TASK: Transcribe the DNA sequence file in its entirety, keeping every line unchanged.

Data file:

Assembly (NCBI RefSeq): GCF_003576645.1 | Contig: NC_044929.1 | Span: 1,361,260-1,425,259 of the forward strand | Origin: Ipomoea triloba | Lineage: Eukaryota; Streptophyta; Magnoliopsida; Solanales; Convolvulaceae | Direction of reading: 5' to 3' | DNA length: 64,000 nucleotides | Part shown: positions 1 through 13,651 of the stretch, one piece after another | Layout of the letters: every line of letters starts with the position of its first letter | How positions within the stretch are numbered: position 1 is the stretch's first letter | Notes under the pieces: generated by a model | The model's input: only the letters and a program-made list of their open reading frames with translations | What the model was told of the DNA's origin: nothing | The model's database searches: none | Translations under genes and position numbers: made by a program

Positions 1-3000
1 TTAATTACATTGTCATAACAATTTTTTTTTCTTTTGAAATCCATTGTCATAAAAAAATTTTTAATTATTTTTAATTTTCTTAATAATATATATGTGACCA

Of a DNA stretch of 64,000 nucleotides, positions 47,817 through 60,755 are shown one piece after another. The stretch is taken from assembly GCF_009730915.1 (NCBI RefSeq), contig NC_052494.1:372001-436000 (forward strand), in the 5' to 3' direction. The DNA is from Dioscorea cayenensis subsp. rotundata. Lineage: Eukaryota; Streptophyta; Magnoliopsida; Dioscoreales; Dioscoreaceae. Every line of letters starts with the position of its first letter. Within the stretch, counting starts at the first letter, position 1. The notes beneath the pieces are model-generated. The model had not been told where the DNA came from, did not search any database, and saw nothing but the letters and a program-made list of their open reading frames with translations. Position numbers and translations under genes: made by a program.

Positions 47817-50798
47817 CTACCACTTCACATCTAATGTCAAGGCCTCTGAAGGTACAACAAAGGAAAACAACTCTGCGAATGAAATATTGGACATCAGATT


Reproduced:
Assembly (NCBI RefSeq): GCF_003576645.1 | Contig: NC_044929.1 | Span: 1,361,260-1,425,259 of the forward strand | Origin: Ipomoea triloba | Lineage: Eukaryota; Streptophyta; Magnoliopsida; Solanales; Convolvulaceae | Direction of reading: 5' to 3' | DNA length: 64,000 nucleotides | Part shown: positions 1 through 13,651 of the stretch, one piece after another | Layout of the letters: every line of letters starts with the position of its first letter | How positions within the stretch are numbered: position 1 is the stretch's first letter | Notes under the pieces: generated by a model | The model's input: only the letters and a program-made list of their open reading frames with translations | What the model was told of the DNA's origin: nothing | The model's database searches: none | Translations under genes and position numbers: made by a program

Positions 1-3000
1 TTAATTACATTGTCATAACAATTTTTTTTTCTTTTGAAATCCATTGTCATAAAAAAATTTTTAATTATTTTTAATTTTCTTAATAATATATATGTGACCA

Of a DNA stretch of 64,000 nucleotides, positions 47,817 through 60,755 are shown one piece after another. The stretch is taken from assembly GCF_009730915.1 (NCBI RefSeq), contig NC_052494.1:372001-436000 (forward strand), in the 5' to 3' direction. The DNA is from Dioscorea cayenensis subsp. rotundata. Lineage: Eukaryota; Streptophyta; Magnoliopsida; Dioscoreales; Dioscoreaceae. Every line of letters starts with the position of its first letter. Within the stretch, counting starts at the first letter, position 1. The notes beneath the pieces are model-generated. The model had not been told where the DNA came from, did not search any database, and saw nothing but the letters and a program-made list of their open reading frames with translations. Position numbers and translations under genes: made by a program.

Positions 47817-50798
47817 CTACCACTTCACATCTAATGTCAAGGCCTCTGAAGGTACAACAAAGGAAAACAACTCTGCGAATGAAATATTGGACATCAGATT